Farm Star Living
FARM STAR MARY'S BLOG: Missing Teeth, Hillbillies, Uneducated?

Missing teeth - rednecks - hillbillies - uneducated - yahoos. Those are a few things that were said to me about farmers while I was living in different large cities over the years. Seriously. The ridiculous stereotypes I've heard when I mentioned that I was from Arkansas and my family owned a farm would make your head spin.

Funny enough - and as incorrect as those assumptions really were, I started talking less and less about the fact that I was from a farming world in Arkansas (and on the border of Louisiana). It's not that I ever was ashamed of it, rather I just got tired of waiting for negative responses, wise cracks or smirks while sharing cocktail banter with misinformed city people. And I got tired of having to constantly defend it and decided to simply stop mentioning it. How sad.

When I left my business and career in Los Angeles to take over my farm, embrace it full-on, I was now much older - an independent adult who'd spent my 20's, 30's and the start of my 40's in cities - pretty much living on my own. I'd not been immersed in any farming community - nor with my farm - since I was 18. I didn't know what to expect or how I would be received when moving back. And there will be some stories about that later on as I refurbished my grandparent's old house that was in major disrepair but still my version of paradise. (Pictured here!)

But to be candid, I was in for some eye-opening moments being reconnected with a farming community and I became reminded about a farmer's spirit - and who most farmers are. And this became the foundation of the concept of Farm Star Living.

1. Farmers are smart. Not at all stupid. In fact, they're some of the smartest, best-educated people I've met. They're up on the stock markets, machinery, weather patterns, environmental issues, seeds & the issues surrounding seeds, planting techniques - and how to do it, harvesting requirements - and how to do it, wildlife issues - and how to protect them, botany, government programs, etc. They just don't wear their smarts on their sleeves.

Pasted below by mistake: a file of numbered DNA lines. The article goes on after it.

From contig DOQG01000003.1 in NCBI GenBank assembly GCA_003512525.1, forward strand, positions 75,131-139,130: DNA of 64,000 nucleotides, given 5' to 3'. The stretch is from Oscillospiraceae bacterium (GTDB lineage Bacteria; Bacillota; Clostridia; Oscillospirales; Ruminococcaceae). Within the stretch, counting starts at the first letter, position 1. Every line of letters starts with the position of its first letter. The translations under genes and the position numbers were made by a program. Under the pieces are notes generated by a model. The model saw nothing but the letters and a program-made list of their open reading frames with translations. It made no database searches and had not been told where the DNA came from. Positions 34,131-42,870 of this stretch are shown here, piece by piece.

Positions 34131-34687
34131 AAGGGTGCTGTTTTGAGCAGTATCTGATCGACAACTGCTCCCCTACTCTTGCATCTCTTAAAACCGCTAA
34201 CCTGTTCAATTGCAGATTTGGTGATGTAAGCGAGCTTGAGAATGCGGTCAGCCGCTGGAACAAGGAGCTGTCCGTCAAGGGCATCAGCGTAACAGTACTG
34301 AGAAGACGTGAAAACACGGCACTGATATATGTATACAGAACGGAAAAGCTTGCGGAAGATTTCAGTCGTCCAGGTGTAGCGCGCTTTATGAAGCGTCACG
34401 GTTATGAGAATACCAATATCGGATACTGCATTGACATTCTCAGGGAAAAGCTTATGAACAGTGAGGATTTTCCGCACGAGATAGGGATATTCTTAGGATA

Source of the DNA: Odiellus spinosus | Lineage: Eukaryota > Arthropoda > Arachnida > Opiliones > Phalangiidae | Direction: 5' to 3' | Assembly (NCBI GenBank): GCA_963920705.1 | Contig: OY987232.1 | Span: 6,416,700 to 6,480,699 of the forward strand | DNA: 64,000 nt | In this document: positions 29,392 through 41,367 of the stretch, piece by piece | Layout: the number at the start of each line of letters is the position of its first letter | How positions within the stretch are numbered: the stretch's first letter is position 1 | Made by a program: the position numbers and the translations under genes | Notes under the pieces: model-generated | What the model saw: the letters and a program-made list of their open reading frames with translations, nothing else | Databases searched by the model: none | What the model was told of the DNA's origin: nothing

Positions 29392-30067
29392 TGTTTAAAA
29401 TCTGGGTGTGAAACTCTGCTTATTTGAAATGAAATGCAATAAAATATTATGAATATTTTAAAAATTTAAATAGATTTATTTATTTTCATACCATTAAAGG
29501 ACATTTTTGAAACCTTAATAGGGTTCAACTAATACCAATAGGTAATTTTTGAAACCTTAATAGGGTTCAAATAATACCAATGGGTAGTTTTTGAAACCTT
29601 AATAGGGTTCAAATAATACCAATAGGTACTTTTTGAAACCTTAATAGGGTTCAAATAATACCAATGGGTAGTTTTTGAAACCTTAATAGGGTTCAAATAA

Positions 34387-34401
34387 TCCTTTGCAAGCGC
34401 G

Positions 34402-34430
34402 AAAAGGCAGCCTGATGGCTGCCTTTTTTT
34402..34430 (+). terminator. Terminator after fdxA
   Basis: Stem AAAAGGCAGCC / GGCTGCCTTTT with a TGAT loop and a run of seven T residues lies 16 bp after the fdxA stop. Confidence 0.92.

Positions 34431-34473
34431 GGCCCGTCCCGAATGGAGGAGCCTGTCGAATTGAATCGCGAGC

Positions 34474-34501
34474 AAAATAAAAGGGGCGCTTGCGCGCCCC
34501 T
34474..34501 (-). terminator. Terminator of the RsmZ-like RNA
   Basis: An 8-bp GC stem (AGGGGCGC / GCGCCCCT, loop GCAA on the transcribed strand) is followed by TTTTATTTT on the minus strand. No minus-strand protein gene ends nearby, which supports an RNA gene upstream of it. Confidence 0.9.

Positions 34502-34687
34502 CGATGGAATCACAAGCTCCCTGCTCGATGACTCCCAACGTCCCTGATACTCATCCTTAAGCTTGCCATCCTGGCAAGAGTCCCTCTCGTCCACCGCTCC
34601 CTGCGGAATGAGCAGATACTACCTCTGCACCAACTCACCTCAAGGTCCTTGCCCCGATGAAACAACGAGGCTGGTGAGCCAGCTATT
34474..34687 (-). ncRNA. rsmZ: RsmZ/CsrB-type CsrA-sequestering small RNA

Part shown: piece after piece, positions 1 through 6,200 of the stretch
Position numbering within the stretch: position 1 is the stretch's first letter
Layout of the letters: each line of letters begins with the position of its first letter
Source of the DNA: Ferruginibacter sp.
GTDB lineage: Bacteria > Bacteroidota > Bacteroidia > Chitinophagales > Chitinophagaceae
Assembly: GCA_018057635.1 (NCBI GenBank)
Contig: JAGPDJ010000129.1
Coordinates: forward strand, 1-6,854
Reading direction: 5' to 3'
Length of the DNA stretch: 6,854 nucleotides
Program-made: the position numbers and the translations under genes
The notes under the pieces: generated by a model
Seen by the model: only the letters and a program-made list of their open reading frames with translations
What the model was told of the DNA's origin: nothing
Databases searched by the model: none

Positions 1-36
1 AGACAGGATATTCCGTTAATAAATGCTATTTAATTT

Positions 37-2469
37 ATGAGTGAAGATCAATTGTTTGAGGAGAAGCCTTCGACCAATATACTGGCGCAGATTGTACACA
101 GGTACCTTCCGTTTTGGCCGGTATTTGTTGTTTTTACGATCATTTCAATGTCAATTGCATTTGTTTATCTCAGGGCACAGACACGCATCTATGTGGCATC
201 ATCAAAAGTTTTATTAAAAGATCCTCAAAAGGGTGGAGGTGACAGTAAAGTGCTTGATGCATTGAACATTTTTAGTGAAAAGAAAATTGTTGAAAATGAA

2. Many of the farmers I've met would have the Hollywood talent agents clamoring. The all-natural, rugged good looks that come from hard work, adventurous/courageous spirit and having the 'street smart' edge (or in this case 'field smart' edge) often read as charismatic good looks to me! Yet most of them will only be seen, acknowledged, or admired in their small-town communities.

3. Farming's a noble profession - and a tough one. Yes, some years there will be great money made; other years will wipe it out and be a bust. This can happen when one least expects it, too, and quickly - because of a sudden hurricane, tornado, rainfall, drought - or polar vortex. Farmers can't plan for these, and often this can set one back so far he/she may not ever be able to recover financially. That reads as courage to me - and inner strength.

Things are changing - and have changed. More people are concerned today about their food - and who's behind it - than ever before. I'm proud to be at the helm of a website that encourages us all to get to know and support our farmers - regardless of political affiliation - and get to know them as people so we can better understand who's behind our food. They are all very proud to be, just as I am proud to be, of service. But most of all, I'm proud to be a farmer - especially one from Arkansas (& Louisiana)!




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